Discovery CEO David Zaslav on How Steven Spielberg's New Docuseries Fights Hate

Discovery CEO David Zaslav
Amanda Edwards/Getty Images

Discovery CEO David Zaslav

"Hate is significantly on the rise," Zaslav told the audience at Britain's Royal Television Society, speaking of Spielberg's 'Why We Hate' series, which premieres on Discovery next month.

Discovery head David Zaslav used his keynote talk at the Royal Television Society's annual Cambridge Convention in the U.K. to introduce the media giant's upcoming docuseries Why We Hate, a collaboration with Steven Spielberg's Amblin Entertainment and Alex Gibney's Jigsaw Productions.

Zaslav revealed that the origins of the six-part series – described as an "exploration into the human condition for hatred and how we can overcome it" – began with a conversation he had with Spielberg five years ago.

"I said to him, 'What's the story you want to tell? What's the story you want when you and I are gone?'" he told the audience in Cambridge.

Half a decade on from that initial discussion and with Why We Hate preparing to launch on Discovery next month, Zaslav acknowledged that the subject of hate had become far more poignant.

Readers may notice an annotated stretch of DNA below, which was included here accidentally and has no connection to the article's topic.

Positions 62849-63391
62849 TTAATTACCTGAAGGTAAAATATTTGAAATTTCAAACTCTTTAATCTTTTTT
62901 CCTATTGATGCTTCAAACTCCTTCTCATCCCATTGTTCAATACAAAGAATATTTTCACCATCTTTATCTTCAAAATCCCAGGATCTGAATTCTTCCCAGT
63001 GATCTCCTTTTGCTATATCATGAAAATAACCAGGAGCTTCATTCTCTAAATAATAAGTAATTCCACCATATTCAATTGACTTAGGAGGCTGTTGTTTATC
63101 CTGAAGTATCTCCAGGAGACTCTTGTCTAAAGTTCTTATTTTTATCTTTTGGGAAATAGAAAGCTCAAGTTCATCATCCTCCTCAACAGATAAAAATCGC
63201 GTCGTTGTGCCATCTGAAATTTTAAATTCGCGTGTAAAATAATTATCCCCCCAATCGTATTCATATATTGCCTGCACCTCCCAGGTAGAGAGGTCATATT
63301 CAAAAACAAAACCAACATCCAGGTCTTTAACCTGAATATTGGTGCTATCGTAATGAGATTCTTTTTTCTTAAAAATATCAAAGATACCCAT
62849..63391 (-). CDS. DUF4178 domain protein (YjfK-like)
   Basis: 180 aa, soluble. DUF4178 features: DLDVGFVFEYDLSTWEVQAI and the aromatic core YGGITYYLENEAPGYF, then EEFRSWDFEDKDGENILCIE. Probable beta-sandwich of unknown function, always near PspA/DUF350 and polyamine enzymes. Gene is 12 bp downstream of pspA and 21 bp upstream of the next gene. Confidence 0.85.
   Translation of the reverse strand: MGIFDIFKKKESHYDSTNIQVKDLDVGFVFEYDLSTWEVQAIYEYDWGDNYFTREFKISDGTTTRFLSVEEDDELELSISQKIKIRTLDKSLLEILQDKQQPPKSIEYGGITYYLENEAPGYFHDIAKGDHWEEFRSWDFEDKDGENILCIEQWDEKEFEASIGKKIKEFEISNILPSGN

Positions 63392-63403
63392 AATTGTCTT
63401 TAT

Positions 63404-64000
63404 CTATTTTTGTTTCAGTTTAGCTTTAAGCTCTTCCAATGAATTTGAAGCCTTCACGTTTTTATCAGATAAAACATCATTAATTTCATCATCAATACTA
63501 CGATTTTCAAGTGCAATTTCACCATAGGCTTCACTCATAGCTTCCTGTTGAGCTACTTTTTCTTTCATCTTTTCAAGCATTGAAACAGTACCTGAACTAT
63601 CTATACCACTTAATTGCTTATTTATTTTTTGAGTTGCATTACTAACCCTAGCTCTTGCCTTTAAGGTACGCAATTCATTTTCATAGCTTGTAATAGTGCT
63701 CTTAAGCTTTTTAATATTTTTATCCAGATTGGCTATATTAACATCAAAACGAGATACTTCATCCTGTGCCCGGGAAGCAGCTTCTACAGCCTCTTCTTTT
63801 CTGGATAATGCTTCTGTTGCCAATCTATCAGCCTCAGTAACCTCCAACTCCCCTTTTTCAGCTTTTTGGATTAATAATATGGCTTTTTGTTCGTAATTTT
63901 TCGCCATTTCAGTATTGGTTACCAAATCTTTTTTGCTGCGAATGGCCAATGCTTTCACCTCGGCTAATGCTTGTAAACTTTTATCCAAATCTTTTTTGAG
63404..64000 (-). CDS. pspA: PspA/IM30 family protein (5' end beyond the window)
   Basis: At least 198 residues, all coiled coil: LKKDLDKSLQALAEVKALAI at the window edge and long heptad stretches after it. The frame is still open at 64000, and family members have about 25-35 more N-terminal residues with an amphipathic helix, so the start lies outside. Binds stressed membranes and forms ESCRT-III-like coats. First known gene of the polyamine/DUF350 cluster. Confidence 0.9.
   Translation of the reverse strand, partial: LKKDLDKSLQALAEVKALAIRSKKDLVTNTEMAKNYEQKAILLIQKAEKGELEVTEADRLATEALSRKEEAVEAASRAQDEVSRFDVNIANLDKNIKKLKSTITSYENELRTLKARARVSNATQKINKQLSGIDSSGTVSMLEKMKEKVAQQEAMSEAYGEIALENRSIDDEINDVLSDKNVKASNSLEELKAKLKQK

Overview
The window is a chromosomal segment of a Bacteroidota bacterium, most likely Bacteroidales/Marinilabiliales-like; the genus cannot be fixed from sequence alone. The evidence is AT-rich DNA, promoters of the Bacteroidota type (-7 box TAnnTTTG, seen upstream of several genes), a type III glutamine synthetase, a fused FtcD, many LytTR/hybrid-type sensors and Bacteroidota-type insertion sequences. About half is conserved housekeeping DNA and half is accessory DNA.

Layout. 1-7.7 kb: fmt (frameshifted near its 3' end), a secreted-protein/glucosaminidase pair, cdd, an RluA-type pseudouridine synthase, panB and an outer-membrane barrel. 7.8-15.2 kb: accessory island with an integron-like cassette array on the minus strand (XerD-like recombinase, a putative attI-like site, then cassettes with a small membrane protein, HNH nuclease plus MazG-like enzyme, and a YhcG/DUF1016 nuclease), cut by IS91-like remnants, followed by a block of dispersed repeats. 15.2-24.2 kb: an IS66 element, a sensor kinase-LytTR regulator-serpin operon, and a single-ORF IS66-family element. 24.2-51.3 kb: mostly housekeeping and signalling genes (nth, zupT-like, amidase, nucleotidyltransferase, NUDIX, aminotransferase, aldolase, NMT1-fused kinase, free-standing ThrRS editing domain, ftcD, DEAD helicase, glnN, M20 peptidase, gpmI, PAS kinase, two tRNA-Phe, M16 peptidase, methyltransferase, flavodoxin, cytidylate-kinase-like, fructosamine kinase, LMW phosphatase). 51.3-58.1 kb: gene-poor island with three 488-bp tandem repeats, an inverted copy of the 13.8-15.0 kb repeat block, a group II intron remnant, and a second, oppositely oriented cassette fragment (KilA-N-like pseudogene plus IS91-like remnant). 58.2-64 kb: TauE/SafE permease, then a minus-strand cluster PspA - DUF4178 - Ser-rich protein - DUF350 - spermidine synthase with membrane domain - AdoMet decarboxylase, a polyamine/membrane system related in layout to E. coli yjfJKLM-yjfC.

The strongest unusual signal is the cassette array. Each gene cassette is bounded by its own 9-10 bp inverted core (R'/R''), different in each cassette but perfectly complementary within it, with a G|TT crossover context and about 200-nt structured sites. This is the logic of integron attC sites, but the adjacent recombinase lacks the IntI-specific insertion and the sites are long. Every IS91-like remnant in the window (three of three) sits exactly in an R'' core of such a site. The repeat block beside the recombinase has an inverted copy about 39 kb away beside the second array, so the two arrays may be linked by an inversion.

"Little did we know five years ago where we'd be, and not just here in the U.K. or U.S. but everywhere in the world," he said. "For most of my life I thought things were getting better, that we were working toward better respect toward people. But we've found in the last five years that things are much more of a challenge. Hate is significantly on the rise. Hate connected to skin color, hate on people for religious reasons."

Zaslav also touched on the $300 million, 10-year deal with the BBC — the BBC's largest content deal in history — to stream its natural history shows everywhere outside the U.K. except China, saying that the the decision was fueled by a desire to have a "meaningful impact" on environmental issues.

"We're going to document the planet together," he said, claiming that the major turning point for him was seeing the influence of the BBC's groundbreaking Blue Planet series.

"I was blown away with the fact that the final episode of Blue Planet talked about plastics in the ocean, which gave rise to [former U.K. prime minister] Theresa May changing the laws on plastics," he said. "That was the moment I said we had to go all-in."

Zaslav was speaking on the second day of the RTS Cambridge Convention, one of the U.K.'s most high-profile TV industry gatherings.

Netflix's Reed Hastings is due to give the keynote discussion on the event's final day September 20.